I’m in Northern VA. If you’re ever on the VA side and need someone to commiserate about our workaholic husbands with over coffee, I’m your girl! :)

  10. Erin

    Nat Cat, I’ve followed you since the beginning of Samster Mommy, but this is the first time to comment. I love ALL your posts; how down to earth you are, creative and so witty. This post really made me think… My light bulb just went off too. Lately, I’ve really been struggling with this very same topic and now I realize that maybe I shouldn’t complain but instead be so grateful that our family has so much love and dedication to success!

    Thx for always keeping it real! <3

  11. Brittini

    I think just like anything else, it’s about compromise. I agree with your friend that she cant expect him to completely give up who he is now that they are married with kids. BUT I think his priorities most definitely should have changed some. My husband and I were both party animals. His energy and ambition are what I loved first about him. But then we got married and had kids, and now we don’t go out ever. Just rather spend Friday night at home with our kids, even if they are just in bed! Our priorities changed. He redirected that energy and ambition towards his work. So, I cant help you there! I am constantly begging him to come home early … But I am thankful that he works so hard because otherwise I wouldn’t be able to stay home with our girls.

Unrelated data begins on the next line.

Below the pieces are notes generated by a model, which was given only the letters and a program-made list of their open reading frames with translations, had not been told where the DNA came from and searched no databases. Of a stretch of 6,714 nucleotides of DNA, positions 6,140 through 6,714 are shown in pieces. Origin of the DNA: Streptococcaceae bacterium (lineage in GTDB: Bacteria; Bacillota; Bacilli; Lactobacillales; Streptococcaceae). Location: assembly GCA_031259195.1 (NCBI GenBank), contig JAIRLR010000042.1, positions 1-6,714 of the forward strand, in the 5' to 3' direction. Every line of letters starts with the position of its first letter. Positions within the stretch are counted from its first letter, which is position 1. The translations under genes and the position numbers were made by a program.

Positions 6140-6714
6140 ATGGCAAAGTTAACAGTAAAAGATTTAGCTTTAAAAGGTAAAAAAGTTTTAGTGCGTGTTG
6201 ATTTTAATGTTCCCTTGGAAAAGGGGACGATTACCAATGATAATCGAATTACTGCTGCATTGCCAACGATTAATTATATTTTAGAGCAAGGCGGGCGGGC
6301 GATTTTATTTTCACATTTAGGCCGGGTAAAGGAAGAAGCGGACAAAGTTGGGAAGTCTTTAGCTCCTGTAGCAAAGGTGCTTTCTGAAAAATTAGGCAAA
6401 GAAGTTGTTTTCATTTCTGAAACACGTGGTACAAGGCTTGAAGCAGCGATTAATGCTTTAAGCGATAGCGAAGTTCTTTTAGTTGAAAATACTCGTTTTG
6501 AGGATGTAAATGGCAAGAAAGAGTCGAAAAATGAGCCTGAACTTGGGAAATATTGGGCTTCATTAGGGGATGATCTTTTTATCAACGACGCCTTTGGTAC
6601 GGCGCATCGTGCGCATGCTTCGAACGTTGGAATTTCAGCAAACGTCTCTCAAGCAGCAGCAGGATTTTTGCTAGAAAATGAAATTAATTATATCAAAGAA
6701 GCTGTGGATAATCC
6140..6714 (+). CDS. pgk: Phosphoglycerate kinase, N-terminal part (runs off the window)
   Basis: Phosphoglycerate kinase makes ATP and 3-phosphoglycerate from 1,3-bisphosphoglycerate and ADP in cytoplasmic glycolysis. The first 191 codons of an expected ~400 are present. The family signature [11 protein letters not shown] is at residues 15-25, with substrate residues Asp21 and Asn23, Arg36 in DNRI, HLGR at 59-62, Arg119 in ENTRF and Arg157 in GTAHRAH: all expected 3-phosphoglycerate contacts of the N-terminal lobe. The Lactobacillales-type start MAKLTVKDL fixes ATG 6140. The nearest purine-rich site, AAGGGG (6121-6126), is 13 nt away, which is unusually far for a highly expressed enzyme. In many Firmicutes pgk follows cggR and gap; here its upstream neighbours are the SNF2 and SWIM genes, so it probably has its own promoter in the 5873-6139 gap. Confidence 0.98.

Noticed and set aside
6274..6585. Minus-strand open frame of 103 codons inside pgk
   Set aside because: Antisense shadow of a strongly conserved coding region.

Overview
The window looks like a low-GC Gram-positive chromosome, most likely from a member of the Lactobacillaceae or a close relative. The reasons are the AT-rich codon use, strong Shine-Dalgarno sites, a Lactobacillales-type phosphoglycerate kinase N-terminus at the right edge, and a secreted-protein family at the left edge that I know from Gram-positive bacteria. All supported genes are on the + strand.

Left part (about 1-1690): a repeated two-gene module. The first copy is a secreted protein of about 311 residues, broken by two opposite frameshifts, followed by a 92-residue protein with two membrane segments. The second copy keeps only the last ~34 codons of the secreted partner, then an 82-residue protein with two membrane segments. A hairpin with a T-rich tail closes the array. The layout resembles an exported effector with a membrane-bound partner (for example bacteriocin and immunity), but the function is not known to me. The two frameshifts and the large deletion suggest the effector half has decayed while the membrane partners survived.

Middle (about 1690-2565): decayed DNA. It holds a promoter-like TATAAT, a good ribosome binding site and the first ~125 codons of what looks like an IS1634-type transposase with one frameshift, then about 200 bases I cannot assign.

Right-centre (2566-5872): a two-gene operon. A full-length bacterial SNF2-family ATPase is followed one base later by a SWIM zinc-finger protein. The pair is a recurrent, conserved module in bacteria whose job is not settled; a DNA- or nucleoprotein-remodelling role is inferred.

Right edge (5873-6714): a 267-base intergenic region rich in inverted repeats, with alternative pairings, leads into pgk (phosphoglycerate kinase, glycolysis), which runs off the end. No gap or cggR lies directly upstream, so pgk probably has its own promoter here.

12. wendy

    They [statistics] say that what drives you to a person is what you most likely have issues with later down the road. And it totally makes sense – even and my life and friends that I know of as well. Example: I loved that my bf was a bit shy but very nice, however, lately I want him to be a little more aggressive in life. Make sense?

  13. Kimberly L.

    Love this post. I do not think it is fair to expect someone to change, ie. your husband’s work drive. However, I do think it is fair to ask them to. To express your point of view, because your spouse may not see it the same as you do. And I mean express it clearly and very matter of fact, not with whining and complaining. (Or snide remarks like I tend to.)